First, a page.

The epistemological synthesis of the various theories of evolution, since the first formulation in 1802 with the transmission of the inherited characters by J.B. Lamarck, shows the need for an alternative synthesis to that of Princeton (1947). This new synthesis integrates the scientific models of self-organization developed during the second half of the 20th century based on the laws of physics, thermodynamics, and mathematics with the emergent evolutionary problematics such as self-organized memory.
This book shows, how self-organization is integrated into modern evolutionary biology. It is divided into two parts: The first part pays attention to the modern observations in palaeontology and biology, which include major theoreticians of self-organization (d'Arcy Thompson, Henri Bergson, René Thom, Ilya Prigogine). The second part presents different emergent evolutionary models including the sciences of complexity, the non-linear dynamical systems, fractals, attractors, epigenesis, systemics, and mesology with different examples of the sciences of complexity and self-organization as observed in the human lineage, from both internal (embryogenesis-morphogenesis) and external (mesology) viewpoints.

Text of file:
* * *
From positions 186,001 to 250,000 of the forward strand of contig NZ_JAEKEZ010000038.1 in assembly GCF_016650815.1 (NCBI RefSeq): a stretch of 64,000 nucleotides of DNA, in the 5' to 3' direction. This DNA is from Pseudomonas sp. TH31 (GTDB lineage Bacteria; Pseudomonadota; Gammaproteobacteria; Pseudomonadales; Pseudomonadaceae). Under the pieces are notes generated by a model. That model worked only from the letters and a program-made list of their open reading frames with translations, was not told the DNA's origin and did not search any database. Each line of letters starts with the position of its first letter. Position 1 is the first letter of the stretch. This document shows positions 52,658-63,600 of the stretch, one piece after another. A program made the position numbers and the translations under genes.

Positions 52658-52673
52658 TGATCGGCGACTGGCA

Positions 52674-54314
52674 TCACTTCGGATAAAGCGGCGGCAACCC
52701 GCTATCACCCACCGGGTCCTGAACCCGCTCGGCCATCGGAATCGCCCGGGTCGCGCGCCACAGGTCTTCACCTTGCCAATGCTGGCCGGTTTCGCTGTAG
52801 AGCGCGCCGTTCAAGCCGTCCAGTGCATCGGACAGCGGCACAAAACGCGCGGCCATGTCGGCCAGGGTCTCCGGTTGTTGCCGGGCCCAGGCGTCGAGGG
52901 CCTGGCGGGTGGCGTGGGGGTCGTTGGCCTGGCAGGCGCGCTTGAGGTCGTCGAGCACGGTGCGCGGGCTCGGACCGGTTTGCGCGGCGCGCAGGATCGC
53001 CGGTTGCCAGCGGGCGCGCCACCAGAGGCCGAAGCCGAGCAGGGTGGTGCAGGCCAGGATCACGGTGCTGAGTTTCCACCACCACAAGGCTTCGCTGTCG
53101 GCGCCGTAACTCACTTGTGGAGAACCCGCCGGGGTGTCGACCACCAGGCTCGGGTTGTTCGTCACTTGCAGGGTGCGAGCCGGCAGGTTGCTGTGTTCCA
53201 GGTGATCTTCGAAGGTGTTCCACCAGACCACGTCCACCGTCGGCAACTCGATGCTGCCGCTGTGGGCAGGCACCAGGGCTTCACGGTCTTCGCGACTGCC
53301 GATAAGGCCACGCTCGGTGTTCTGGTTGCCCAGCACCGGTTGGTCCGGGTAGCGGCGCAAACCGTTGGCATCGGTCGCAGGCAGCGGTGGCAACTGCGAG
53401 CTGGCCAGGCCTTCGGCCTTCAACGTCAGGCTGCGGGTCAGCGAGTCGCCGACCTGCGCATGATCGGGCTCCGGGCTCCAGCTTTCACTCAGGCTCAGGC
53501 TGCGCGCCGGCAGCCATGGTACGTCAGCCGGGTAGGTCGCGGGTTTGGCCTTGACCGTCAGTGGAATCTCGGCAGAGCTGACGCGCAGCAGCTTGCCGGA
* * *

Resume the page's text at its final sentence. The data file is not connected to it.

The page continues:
Anne Dambricourt Malassé (PhD 1987 in paleoanthropology, Accreditation to Supervise Research 2011) is born in 1959 at Neuilly-sur-Seine (France). She is a researcher at the National Center for Scientific Research (CNRS) and attached to the National Museum of Natural History (NMNH), Paris, since 1990. The research centre is housed by the Institute of Human Paleontology, a Foundation Albert 1st Prince of Monaco (1910). Her research has been focusing more than 30 years on the evolution of the face and the skull base in the human lineage. She has put in light their morphodynamic links in relation to the neural crest cell migration, the bending of the chondrocranium and the straightening of the neural tube, i.e. the verticalization of the craniocaudal axis. This new approach opened human palaeontology to the sciences of complexity and nonlinear dynamic systems, the mathematical modelling of unstable systems and the homeotic genes. Her dynamical and geometrical approach was strongly supported by René Thom (Fields Medal) and has important repercussions in dento-maxillo-facial orthopaedics and posturology. She has been teaching since 1990 at the postgraduate level (NMNH, René Descartes University, Aix-Marseille University) and has supervised more than 40 predoctoral (French DEA) and doctoral theses. Since 2007, she has conducted seminars in prehistory and paleoanthropology at the Doctoral School of NMNH. More than 20 years of fieldwork in Pakistan and then in India have led her to the discovery of the oldest human activities in Asia, in the Indian Sub-Himalayan piedmonts (butchery and stone tool-making activities dated to 2.8 Ma). She is currently leading the program “Siwaliks” with two Research Units of the CNRS, the “Natural history of prehistoric Man” laboratory, NMNH and the “Geosciences” laboratory of Paris-Saclay University. She has initiated and co-founded the association FREHOPS, “Research Federation on Human Evolution, Osteopathy and Posture to Serve Health”.